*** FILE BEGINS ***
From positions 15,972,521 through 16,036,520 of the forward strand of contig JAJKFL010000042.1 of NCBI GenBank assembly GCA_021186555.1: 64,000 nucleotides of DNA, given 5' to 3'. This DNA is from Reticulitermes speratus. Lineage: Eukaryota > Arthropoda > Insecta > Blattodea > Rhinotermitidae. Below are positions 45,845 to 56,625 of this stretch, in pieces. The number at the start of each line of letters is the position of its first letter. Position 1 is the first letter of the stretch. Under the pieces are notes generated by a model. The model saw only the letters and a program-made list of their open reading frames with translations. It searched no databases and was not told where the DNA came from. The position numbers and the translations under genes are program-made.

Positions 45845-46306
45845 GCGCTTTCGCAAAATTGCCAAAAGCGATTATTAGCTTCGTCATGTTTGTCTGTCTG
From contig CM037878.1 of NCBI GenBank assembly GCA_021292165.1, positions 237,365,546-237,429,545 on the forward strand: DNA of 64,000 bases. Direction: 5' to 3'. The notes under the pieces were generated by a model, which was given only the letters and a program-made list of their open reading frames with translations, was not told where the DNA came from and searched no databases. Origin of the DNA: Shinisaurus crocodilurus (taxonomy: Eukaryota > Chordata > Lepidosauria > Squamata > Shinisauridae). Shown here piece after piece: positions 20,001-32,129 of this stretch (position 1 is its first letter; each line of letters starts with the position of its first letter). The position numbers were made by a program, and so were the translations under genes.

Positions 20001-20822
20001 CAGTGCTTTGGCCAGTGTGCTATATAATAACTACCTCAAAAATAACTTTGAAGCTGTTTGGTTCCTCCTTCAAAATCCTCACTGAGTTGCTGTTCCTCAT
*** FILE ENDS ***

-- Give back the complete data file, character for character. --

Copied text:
From positions 15,972,521 through 16,036,520 of the forward strand of contig JAJKFL010000042.1 of NCBI GenBank assembly GCA_021186555.1: 64,000 nucleotides of DNA, given 5' to 3'. This DNA is from Reticulitermes speratus. Lineage: Eukaryota > Arthropoda > Insecta > Blattodea > Rhinotermitidae. Below are positions 45,845 to 56,625 of this stretch, in pieces. The number at the start of each line of letters is the position of its first letter. Position 1 is the first letter of the stretch. Under the pieces are notes generated by a model. The model saw only the letters and a program-made list of their open reading frames with translations. It searched no databases and was not told where the DNA came from. The position numbers and the translations under genes are program-made.

Positions 45845-46306
45845 GCGCTTTCGCAAAATTGCCAAAAGCGATTATTAGCTTCGTCATGTTTGTCTGTCTG
From contig CM037878.1 of NCBI GenBank assembly GCA_021292165.1, positions 237,365,546-237,429,545 on the forward strand: DNA of 64,000 bases. Direction: 5' to 3'. The notes under the pieces were generated by a model, which was given only the letters and a program-made list of their open reading frames with translations, was not told where the DNA came from and searched no databases. Origin of the DNA: Shinisaurus crocodilurus (taxonomy: Eukaryota > Chordata > Lepidosauria > Squamata > Shinisauridae). Shown here piece after piece: positions 20,001-32,129 of this stretch (position 1 is its first letter; each line of letters starts with the position of its first letter). The position numbers were made by a program, and so were the translations under genes.

Positions 20001-20822
20001 CAGTGCTTTGGCCAGTGTGCTATATAATAACTACCTCAAAAATAACTTTGAAGCTGTTTGGTTCCTCCTTCAAAATCCTCACTGAGTTGCTGTTCCTCAT